Police have arrested the alleged serial killer suspected of at least seven brutal slayings in Kansas starting in the 1970s, Kansas authorities announced Saturday.
Authorities said they had arrested 59-year-old Dennis Rader, a citizen of Park City, Kansas, on Friday, after police pulled the man over in his vehicle during a "routine" stop.
"The bottom line: BTK is arrested," said Wichita police chief Norman Williams, describing the investigation as "the most intense and challenging" of his department's entire history.
"He is being held in an undisclosed location," Lieutenant Ken Landwehr said of the suspect, adding: "We will be approaching the district attorney's office next week ... to see if charges will be filed against this individual."
The Kansas serial killer -- who once referred to himself as "BTK," for "bind, torture, kill" -- is accused of murdering four women, two children and one man between 1974 and 1977.
The investigation was reopened in March last year after the killer, who had remained silent for decades, wrote to a local television station. Among the information he gave at that time was an admission that he had killed another woman in the 1980s.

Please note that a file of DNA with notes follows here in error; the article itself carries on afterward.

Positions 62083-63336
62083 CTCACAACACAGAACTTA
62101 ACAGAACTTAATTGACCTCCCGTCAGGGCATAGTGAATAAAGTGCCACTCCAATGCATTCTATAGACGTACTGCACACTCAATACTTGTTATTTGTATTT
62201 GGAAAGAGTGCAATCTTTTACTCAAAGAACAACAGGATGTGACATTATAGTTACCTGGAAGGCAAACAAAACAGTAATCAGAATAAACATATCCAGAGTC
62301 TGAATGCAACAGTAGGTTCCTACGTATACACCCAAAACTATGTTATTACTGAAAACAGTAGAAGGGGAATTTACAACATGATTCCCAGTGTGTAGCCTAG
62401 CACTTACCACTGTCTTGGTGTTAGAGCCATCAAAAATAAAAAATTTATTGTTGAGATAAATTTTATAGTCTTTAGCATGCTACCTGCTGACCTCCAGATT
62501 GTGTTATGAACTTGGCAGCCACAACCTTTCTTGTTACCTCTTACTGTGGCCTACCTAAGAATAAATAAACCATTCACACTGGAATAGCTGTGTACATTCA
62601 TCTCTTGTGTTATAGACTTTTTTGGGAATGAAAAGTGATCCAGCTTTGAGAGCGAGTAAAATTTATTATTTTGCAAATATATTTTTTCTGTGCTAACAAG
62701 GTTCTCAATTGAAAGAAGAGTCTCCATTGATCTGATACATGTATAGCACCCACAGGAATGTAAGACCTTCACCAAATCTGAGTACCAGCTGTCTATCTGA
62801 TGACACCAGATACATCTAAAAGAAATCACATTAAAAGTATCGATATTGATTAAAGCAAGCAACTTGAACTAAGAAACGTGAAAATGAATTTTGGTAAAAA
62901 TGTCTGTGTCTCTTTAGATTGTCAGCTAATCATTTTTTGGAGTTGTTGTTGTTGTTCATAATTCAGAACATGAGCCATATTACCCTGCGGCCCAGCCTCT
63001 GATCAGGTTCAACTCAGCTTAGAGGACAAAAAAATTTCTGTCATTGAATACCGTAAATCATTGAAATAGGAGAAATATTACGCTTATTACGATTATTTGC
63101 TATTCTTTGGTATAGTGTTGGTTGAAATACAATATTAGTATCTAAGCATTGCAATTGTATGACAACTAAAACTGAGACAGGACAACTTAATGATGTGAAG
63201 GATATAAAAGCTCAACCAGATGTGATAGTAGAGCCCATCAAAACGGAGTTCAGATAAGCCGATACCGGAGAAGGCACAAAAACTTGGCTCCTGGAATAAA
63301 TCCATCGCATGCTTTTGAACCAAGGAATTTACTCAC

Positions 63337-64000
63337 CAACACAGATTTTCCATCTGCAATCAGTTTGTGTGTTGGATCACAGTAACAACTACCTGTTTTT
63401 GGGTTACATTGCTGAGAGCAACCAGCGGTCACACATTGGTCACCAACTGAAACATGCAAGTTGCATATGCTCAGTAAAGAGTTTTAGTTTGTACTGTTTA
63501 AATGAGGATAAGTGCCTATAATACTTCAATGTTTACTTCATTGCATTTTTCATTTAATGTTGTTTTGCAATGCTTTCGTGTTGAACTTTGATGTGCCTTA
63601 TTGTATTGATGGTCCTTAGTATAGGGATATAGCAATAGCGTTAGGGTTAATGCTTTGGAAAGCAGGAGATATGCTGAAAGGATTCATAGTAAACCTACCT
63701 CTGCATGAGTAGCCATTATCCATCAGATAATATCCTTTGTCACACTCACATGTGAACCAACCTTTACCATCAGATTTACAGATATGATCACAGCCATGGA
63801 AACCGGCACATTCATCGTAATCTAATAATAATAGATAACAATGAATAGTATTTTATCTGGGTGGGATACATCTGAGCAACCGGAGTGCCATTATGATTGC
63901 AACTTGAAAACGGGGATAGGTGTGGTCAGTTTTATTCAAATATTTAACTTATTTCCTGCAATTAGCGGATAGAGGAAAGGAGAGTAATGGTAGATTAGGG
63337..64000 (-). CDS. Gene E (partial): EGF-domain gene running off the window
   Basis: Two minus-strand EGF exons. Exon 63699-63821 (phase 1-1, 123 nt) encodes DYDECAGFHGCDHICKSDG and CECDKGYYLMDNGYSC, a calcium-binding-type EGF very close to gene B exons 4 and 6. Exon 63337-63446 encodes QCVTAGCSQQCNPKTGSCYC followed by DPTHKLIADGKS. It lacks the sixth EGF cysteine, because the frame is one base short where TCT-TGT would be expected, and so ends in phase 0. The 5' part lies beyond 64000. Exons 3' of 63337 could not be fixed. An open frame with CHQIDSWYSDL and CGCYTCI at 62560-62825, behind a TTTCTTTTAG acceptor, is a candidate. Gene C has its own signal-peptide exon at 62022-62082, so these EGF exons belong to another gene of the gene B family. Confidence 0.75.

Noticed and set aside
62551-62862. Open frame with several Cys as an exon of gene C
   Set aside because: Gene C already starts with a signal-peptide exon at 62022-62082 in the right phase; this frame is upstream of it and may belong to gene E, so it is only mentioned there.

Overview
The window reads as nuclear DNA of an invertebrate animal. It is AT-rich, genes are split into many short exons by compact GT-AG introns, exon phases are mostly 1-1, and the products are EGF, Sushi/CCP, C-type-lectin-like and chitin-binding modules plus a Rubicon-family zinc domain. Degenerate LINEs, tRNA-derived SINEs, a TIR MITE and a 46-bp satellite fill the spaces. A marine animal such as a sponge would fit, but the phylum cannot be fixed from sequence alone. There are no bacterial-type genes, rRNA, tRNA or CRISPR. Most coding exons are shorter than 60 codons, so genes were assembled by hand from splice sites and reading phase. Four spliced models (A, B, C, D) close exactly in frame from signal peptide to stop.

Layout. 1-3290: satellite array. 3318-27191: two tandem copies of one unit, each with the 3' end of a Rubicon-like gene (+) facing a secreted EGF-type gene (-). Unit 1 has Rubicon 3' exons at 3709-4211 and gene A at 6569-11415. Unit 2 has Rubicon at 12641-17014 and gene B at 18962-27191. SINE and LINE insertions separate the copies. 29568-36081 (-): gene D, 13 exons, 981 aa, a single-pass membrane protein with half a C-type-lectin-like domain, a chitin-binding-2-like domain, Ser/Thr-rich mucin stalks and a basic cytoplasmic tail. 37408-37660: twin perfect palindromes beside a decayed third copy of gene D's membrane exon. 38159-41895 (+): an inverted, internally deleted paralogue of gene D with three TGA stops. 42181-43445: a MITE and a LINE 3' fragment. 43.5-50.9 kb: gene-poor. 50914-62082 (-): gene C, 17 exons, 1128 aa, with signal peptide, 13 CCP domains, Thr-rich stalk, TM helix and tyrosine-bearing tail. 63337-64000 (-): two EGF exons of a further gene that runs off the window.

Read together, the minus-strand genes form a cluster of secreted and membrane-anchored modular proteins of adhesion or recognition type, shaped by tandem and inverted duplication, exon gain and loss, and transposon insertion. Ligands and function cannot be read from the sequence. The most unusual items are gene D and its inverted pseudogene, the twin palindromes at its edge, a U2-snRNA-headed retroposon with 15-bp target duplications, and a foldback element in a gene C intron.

Police said on Saturday that they were investigating the man's involvement in nine killings, including that April 1985 murder and one more killing in January 1991.
Authorities released a photograph of a smiling Rader on Saturday.
The balding man, wearing eyeglasses and sporting a moustache, was said to have lived on the same street as one of the victims.
A DNA test of sperm left at one of the murder victims' homes was analyzed in the 1980s but did not yield a match.
Sedgwick County District Attorney Nola Foulston said during Saturday's news conference that the investigation was still ongoing.
However, she said the files would be sealed once the investigation was closed, to ensure it remained as "pristine" as possible for court proceedings.
Foulston said the accused man will not be eligible for the death penalty because the murders occurred before Kansas reintroduced capital punishment in 1994.
The killer first struck in January 1974, murdering four members of the Otero family, a married couple and their 11-year-old daughter and nine-year-old son. Both children were strangled.
BTK began taunting police, bragging in the first of a series of letters to them that he had acted alone, after they arrested a suspect.
The letter, full of spelling mistakes, was concealed in a book at the local Wichita library. The killer called the local newspaper, the Wichita Eagle, to tell reporters where to find it.
The suspect went on to murder three more women, all in their 20s.
Last week, the Federal Bureau of Investigation released a statement revealing that authorities -- who had re-established communication with the killer after he began to contact the media in March last year -- had confirmed two letters that had been received as authentically coming from BTK.